Should Cameron's party oppose the levy, Labour will accuse it of again siding with predatory companies against struggling consumers.
Englishness finds a confident voice in sport, but has little cultural or political voice. Cameron and Miliband should not remain mute.
The PM's claim that individuals' disposable income rose last year is not supported by the data.
While restricting current spending, the party should promise to invest the proceeds of growth into future-facing areas like skills, childcare and infrastructure.
If the PM wants to dismiss Miliband's energy price freeze as "a con", he needs to come up with a superior policy.
Average earnings rose by just 0.7% from June to August, while inflation was 2.7%.
The Trussell Trust warns that welfare cuts, such as the bedroom tax, are to blame for increased usage and that some recipients are too poor to afford the energy needed to heat their parcels.
Britain faces a stark choice: a race to the bottom in skills and wages or a race for the top in the demanding 21st century economy.
In its determination not to refer to the "bedroom tax", the party mistakenly claims that Labour is "opposed" to the "spare room subsidy".
Rather than trying to outflank the Tories, the party needs to think harder about how to create a greater sense of collective identity and solidarity.
Osborne hopes "everyone will be happy as property values go up" but a new poll shows that 66% of the public don't want prices to rise.
Rather than dismissing the idea as another burden on business, Conservatives should recognise it as an attempt to strengthen the family.
The shadow chancellor writes to Osborne as Treasury select committee chair Andrew Tyrie says that OBR auditing could "enhance the quality of public debate".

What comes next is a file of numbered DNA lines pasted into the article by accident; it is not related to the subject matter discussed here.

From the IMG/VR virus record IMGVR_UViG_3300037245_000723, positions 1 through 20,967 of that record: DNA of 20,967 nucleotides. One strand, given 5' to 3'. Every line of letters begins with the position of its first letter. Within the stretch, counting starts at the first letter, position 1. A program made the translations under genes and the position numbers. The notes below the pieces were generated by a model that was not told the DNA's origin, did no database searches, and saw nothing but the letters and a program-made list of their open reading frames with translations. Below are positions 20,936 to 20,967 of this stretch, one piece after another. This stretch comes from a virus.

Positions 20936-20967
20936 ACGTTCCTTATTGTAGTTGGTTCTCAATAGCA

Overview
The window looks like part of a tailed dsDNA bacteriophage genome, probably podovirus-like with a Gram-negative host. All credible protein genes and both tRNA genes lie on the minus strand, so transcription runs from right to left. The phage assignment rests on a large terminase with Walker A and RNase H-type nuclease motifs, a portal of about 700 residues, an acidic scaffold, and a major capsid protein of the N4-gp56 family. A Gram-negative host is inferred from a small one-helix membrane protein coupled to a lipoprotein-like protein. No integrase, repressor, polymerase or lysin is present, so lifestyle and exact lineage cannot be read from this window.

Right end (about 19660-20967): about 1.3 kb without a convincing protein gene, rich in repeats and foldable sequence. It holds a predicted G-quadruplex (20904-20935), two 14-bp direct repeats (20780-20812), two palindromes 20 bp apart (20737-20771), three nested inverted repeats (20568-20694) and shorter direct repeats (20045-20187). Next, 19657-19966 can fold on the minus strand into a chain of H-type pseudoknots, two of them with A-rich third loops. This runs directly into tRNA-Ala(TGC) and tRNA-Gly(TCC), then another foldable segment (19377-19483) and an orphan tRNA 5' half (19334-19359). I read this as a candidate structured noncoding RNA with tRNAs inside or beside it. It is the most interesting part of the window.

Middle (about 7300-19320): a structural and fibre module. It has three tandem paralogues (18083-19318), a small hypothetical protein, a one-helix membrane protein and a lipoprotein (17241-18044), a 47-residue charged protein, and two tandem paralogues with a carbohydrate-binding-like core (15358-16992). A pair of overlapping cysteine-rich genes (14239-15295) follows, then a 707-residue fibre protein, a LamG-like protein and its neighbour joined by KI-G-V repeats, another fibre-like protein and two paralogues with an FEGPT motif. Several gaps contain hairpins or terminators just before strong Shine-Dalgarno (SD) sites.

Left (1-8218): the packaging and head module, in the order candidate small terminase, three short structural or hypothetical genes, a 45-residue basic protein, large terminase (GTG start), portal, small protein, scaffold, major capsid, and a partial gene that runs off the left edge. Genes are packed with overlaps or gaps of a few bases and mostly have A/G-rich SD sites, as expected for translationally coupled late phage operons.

There are plenty of Tories who believe that the top universities should be allowed to charge higher fees.
Falling real wages and inflation-busting price rises mean that having a job is no longer a secure route to escaping poverty in the capital.
Raising the personal allowance won’t give anything to the lowest-earning five million workers.
In defiance of ministers' claims, the new report finds that EU migrants are "less likely to receive disability and unemployment benefits".
Contrary to Daniel Hannan, the study of why some people continue to support the far-right is not driven by a leftist conspiratorial agenda.
While trumpeting greater immigration as an economic good in the case of China, ministers are strangling it elsewhere.
The left wrongly assumed that the replacement of Liam Byrne and Stephen Twigg would mean a change in policy.
The coalition's reductive focus on numbers and ever-tighter restrictions will not create the fair and effective migration system that it says it wants.
Economies built around poverty wages and huge corporate surpluses are unsustainable. Relying on extra redistribution will not provide the correction needed.
Our pledge to freeze energy prices isn't a "gimmick" to customers being squeezed by corporate profiteers.
"Hopefully we will get a little housing boom and everyone will be happy as property values go up," the Chancellor reportedly told the cabinet.
Ahead of the Commonwealth Heads of Government Meeting, the PM must show leadership and prevent the regime from presenting an airbrushed image to the world.
The Home Secretary glossed over the fact that "health tourism" costs just 0.01% of the NHS budget.
New shadow transport secretary Mary Creagh says "we are in the process of making that decision" when asked if Labour will support the High Speed 2 bill.
It looks like the Deputy PM may have known that the security services were about to make another play to bring the Communications Data Bill back.
UKIP leader denounces "this washed up politician" after he declares that Labour must "absolutely not" support a referendum on EU membership.
As Ed Miliband comes under pressure to promise a referendum, the former Labour leader warns that the dangers of an in/out vote are "massive".